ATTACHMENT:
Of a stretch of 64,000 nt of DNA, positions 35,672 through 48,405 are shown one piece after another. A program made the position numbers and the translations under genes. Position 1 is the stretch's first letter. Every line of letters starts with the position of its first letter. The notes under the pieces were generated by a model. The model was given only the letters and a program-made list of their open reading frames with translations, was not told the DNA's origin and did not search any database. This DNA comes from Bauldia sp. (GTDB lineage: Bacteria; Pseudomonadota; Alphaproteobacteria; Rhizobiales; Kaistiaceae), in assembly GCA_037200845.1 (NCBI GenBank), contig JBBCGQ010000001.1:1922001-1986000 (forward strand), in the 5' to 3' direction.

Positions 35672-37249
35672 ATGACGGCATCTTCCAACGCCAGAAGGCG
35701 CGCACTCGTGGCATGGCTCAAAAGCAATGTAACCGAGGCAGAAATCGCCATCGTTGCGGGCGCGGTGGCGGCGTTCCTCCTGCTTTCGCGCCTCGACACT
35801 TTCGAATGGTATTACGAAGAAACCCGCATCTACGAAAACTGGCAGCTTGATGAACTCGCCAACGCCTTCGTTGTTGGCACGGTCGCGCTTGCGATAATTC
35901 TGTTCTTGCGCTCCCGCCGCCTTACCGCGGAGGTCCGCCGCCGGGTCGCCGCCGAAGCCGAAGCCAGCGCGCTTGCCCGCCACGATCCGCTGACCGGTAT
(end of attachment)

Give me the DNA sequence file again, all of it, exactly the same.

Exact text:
Of a stretch of 64,000 nt of DNA, positions 35,672 through 48,405 are shown one piece after another. A program made the position numbers and the translations under genes. Position 1 is the stretch's first letter. Every line of letters starts with the position of its first letter. The notes under the pieces were generated by a model. The model was given only the letters and a program-made list of their open reading frames with translations, was not told the DNA's origin and did not search any database. This DNA comes from Bauldia sp. (GTDB lineage: Bacteria; Pseudomonadota; Alphaproteobacteria; Rhizobiales; Kaistiaceae), in assembly GCA_037200845.1 (NCBI GenBank), contig JBBCGQ010000001.1:1922001-1986000 (forward strand), in the 5' to 3' direction.

Positions 35672-37249
35672 ATGACGGCATCTTCCAACGCCAGAAGGCG
35701 CGCACTCGTGGCATGGCTCAAAAGCAATGTAACCGAGGCAGAAATCGCCATCGTTGCGGGCGCGGTGGCGGCGTTCCTCCTGCTTTCGCGCCTCGACACT
35801 TTCGAATGGTATTACGAAGAAACCCGCATCTACGAAAACTGGCAGCTTGATGAACTCGCCAACGCCTTCGTTGTTGGCACGGTCGCGCTTGCGATAATTC
35901 TGTTCTTGCGCTCCCGCCGCCTTACCGCGGAGGTCCGCCGCCGGGTCGCCGCCGAAGCCGAAGCCAGCGCGCTTGCCCGCCACGATCCGCTGACCGGTAT